Supreme Court to plea to define religion: Not our area of expertise
After a brief hearing in the matter, the bench asked the petitioner to withdraw the petition, or the court would dismiss it
The Supreme Court on Tuesday declined to entertain a plea by an octogenarian, who sought the court to define "religion", as it would eventually bring peace in the country. The 87-year-old Rameshchandra Vithaldas Sheth appeared, via video conferencing, before a bench headed by Chief Justice S.A. Bobde and comprising Justices A.S. Bopanna and V. Ramasubramanian, and argued that there are a number of articles in the Constitution, which deal with religion, yet it has not been defined anywhere.
Sheth submitted if court were to define religion, then this could probably spell an end to the communal riots and this will become a platform to bring peace in the countryThe bench told the petitioner that its respects his age, but this is not the area of expertise for the courts and also the courts should not venture into this domain.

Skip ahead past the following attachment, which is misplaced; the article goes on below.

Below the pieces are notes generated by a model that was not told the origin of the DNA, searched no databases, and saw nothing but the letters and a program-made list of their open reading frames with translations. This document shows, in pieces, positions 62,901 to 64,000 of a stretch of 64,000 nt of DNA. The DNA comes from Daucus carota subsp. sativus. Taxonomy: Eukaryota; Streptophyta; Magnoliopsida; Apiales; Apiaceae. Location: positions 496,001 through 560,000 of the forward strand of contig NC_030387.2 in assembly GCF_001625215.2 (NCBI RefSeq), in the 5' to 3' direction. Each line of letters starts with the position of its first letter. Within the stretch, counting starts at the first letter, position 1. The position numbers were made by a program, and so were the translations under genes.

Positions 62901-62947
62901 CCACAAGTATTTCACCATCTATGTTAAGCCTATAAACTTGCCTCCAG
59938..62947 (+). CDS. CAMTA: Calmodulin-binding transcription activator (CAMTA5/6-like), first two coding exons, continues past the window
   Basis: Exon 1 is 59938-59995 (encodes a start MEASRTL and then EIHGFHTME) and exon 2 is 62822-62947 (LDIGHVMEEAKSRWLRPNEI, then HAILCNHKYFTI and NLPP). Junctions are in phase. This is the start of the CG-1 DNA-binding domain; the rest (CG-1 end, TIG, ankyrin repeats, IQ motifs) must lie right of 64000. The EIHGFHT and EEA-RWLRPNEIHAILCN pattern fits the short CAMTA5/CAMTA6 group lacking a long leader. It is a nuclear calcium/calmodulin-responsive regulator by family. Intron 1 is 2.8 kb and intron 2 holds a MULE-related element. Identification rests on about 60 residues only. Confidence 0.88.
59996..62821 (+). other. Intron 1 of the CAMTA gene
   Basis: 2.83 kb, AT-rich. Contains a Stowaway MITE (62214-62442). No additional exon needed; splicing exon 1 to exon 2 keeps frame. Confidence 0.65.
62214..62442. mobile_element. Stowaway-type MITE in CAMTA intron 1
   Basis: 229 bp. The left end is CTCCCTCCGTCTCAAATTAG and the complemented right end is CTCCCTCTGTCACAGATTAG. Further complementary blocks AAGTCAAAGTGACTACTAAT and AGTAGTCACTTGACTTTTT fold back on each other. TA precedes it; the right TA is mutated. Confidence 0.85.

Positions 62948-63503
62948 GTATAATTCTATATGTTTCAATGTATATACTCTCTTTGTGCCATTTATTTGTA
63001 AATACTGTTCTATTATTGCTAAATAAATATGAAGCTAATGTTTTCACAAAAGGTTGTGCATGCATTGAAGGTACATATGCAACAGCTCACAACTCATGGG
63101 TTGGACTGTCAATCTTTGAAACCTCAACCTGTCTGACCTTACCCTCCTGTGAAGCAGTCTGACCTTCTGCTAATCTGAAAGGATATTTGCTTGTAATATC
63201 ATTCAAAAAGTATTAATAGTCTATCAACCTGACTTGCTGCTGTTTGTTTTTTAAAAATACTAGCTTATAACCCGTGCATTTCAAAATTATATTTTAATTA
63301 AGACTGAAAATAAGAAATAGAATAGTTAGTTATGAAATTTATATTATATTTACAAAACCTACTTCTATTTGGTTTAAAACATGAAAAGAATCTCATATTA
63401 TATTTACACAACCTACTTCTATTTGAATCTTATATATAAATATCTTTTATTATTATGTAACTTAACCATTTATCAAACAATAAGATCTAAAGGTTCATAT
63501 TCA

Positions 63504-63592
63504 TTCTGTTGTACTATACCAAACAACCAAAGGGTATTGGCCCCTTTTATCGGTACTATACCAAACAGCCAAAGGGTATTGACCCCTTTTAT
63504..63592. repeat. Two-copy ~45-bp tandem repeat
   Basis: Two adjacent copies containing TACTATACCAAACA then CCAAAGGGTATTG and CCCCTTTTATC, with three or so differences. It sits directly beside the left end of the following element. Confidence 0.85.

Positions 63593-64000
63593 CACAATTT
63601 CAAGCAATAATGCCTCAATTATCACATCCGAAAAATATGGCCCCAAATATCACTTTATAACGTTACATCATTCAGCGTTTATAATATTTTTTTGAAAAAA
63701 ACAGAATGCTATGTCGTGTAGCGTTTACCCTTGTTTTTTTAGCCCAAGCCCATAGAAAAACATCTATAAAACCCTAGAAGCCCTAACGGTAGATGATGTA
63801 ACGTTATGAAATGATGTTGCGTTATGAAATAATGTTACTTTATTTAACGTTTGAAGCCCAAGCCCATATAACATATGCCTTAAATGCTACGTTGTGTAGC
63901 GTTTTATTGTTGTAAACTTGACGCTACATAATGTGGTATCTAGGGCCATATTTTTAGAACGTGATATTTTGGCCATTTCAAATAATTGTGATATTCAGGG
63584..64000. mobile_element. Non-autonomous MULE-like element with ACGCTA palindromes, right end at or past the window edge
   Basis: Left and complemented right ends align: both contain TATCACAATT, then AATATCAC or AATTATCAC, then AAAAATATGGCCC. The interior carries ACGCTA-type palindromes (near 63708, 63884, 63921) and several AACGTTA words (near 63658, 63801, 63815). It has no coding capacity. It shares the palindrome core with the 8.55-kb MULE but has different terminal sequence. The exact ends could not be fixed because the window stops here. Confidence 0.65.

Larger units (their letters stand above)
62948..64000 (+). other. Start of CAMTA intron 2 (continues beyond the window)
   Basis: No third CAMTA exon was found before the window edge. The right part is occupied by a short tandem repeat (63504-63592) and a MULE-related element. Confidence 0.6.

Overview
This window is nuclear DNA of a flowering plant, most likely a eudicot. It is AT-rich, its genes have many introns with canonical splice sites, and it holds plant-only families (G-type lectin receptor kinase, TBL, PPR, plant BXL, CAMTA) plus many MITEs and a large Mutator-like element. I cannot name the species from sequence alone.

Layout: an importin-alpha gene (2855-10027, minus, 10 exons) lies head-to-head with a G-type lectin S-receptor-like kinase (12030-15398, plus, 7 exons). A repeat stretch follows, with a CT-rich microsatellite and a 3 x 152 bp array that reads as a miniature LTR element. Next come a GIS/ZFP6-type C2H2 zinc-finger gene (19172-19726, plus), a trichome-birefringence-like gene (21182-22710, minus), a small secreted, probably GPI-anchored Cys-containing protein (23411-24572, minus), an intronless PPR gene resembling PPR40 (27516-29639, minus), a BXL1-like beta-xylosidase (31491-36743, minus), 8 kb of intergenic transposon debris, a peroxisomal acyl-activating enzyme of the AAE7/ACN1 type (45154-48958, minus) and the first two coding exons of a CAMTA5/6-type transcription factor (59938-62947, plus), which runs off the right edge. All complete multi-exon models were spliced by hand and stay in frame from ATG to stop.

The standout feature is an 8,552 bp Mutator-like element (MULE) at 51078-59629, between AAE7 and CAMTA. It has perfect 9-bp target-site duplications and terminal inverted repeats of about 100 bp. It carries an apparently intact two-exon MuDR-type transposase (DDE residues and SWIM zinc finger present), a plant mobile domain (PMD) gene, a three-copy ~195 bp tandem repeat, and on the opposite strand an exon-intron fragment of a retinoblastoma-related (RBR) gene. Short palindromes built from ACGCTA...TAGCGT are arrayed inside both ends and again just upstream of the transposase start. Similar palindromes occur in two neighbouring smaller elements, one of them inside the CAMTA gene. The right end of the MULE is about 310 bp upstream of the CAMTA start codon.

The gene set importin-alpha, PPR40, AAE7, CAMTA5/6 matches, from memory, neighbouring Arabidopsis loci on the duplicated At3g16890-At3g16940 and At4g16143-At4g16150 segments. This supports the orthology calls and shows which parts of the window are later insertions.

As the bench queried as to why is he raising the issue at this stage, he replied that for 50 years, he had taught people about religion, and according to his understanding, if religion is defined, then it may be a harbinger of peace. Reiterating that it does not have the expertise in this domain, the court suggested that he may approach the Centre though a representation. Sheth replied he had already done this, but to no avail.
After a brief hearing in the matter, the bench asked the petitioner to withdraw the petition, or the court would dismiss it but Sheth declined to withdraw the petition.
"Heard the petitioner appearing in person. The writ petition is dismissed. Pending application(s), if any, stands disposed of accordingly," the bench said.
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